Sifting through pieces of the HSD investigation

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By Sherry Robinson

Members of the legislative Behavioral Health Subcommittee last week pried open the circumstances leading the state Human Services Department to accuse 15 of the largest nonprofit providers of fraud and cut off funding.
Information surfacing in chunks like wreckage at sea supports both HSD and the displaced providers.
During the day-long hearing, the big moment belonged to Thomas Aldridge, of the Boston-based Public Consulting Group, whose audit incriminated the nonprofits. Aldridge admitted matter-of-factly that he had accompanied the governor and HSD officials to Arizona, on the taxpayers’ dime, to meet with Arizona service providers before the audit began.
HSD Deputy Secretary Brent Earnest, standing in for Secretary Sidonie Squier, did a far better job at explaining things than his boss, who was last seen by legislators storming out of a committee meeting. Earnest, who is a grownup, said HSD first received whistleblower complaints about a variety of fraudulent activities.
In November, HSD got a warning from Optum Health, which oversees behavioral health services for the state, related to irregularities in provider billings. And here, the story takes a couple of peculiar turns.
Optum had installed new software designed to detect “anomalies.” Providers have said they knew about the new software and assumed that as Optum worked out the bugs, it would talk to them about anomalies. Instead, Optum went straight to HSD, and HSD went to the Attorney General.
It seemed prudent to bring in a third party, Earnest said, and that was Public Consulting Group, which was recommended by a federal agency. The software randomly pulled 150 claims, and PCG asked for documentation, which it audited before feeding the results back through the software. On that basis, PCG concluded that Medicaid made overpayments totaling $36 million. HSD called in providers, told them all that they were crooks, their funding was cut off, and there would be no review, no discussion. Pack your bags.
Let’s hit pause. First, new software. That doesn’t raise red flags? Second, there was urgency to act on whistleblower complaints, but this is usually done through the state auditor. Instead, HSD kept the state auditor at bay and relied on PCG, which itself has become an issue. Lawmakers learned that 72 percent of PCG’s findings in North Carolina were overturned once providers were allowed to submit more data. Rep. Howie Morales, D-Silver City, asked if the same thing could happen here, and Aldridge allowed that it could.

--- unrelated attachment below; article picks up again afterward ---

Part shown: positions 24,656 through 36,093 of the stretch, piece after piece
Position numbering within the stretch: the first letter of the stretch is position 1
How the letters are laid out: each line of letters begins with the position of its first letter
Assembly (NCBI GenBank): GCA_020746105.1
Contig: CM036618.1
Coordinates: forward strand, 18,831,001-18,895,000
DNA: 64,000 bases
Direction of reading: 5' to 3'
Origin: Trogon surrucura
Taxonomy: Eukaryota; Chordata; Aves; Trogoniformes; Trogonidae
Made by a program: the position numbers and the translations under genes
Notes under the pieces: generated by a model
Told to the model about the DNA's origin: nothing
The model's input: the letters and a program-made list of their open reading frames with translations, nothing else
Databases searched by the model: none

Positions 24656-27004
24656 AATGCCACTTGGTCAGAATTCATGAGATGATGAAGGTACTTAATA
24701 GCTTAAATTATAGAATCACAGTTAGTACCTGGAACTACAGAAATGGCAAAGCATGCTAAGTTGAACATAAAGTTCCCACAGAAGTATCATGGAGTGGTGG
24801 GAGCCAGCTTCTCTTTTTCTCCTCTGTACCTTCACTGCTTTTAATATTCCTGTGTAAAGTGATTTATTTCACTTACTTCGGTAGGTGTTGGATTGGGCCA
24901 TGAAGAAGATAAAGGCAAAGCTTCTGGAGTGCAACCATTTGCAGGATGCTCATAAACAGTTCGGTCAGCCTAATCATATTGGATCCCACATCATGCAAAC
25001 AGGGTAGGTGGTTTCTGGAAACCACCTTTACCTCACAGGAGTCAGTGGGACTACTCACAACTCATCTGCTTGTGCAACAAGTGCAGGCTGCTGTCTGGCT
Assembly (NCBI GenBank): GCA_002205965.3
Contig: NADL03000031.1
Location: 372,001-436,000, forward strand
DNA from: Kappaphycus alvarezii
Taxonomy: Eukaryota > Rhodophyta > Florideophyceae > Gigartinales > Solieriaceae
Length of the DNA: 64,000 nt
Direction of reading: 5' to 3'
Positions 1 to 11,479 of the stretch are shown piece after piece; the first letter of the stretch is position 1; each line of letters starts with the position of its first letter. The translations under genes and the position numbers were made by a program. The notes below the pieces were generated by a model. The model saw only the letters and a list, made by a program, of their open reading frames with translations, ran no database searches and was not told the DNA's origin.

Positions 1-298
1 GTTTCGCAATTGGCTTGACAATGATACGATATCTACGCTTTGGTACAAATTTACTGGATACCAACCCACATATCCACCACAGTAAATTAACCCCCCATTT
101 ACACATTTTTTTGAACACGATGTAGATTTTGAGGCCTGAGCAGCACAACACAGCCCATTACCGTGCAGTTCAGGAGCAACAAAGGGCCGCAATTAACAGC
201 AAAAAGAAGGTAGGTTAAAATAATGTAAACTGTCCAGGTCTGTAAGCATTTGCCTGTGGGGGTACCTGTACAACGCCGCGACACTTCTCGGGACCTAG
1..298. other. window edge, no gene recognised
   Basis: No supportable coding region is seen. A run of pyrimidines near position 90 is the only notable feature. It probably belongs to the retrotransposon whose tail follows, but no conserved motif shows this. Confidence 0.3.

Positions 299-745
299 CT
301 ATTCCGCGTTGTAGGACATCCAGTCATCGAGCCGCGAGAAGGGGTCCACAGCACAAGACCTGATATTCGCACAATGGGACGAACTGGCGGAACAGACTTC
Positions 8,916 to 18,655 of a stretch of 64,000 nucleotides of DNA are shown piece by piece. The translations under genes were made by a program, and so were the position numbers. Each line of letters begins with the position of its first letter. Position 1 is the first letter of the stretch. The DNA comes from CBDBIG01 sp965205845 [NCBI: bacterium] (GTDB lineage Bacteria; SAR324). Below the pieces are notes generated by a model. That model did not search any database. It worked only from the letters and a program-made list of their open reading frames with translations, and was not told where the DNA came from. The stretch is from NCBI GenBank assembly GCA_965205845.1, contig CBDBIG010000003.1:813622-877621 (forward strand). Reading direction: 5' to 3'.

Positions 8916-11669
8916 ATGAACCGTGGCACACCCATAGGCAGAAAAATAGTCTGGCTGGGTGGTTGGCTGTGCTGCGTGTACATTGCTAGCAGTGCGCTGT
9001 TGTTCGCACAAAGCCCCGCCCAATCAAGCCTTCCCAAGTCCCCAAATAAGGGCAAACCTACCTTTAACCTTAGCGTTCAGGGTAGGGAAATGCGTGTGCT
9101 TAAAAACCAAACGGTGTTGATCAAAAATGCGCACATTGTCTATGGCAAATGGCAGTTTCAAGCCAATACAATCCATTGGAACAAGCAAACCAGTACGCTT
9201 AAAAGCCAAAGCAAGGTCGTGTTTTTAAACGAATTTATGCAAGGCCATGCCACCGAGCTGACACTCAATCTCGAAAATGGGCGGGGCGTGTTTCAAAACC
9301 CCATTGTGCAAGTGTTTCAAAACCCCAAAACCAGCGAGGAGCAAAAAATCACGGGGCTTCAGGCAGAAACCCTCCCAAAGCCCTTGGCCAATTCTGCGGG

How is that? A North Carolina attorney who represented accused providers in her state explained PCG’s top 10 bloopers and then its “extrapolations.” If its auditors find $100 in errant billings in 10 percent of your samples, then you must have cheated the government of $1,000. You don’t have to be a CPA to see the problems in that.
Earnest said they knew from an episode last year in Carlsbad that they would need outside agencies to assume management of New Mexico’s nonprofits and visited two Arizona providers early this year.
HSD Deputy General Counsel Larry Heyeck indignantly described the intertwining relationships that could indicate conflicts of interest.
“We discovered many nonprofits have relationships that law enforcement should look into,” he said. One onlooker at the meeting said Heyeck showed his ignorance of provider-sponsored networks, administrative service contracts and nonprofit-to-nonprofit purchase contracts, all standard stuff in their line of work.
Roque Garcia, former CEO of Southwest Counseling, said they learned about provider networks at a national conference and formed one on their return. It had saved the state $40,000 a year. He pointed out that La Frontera, one of the new Arizona providers, has 18 related corporations.
When it’s all over, the state will probably find fire in that smoke but not to the extent we’ve been led to believe, and taxpayers will be on the hook for damages to the wrongly accused.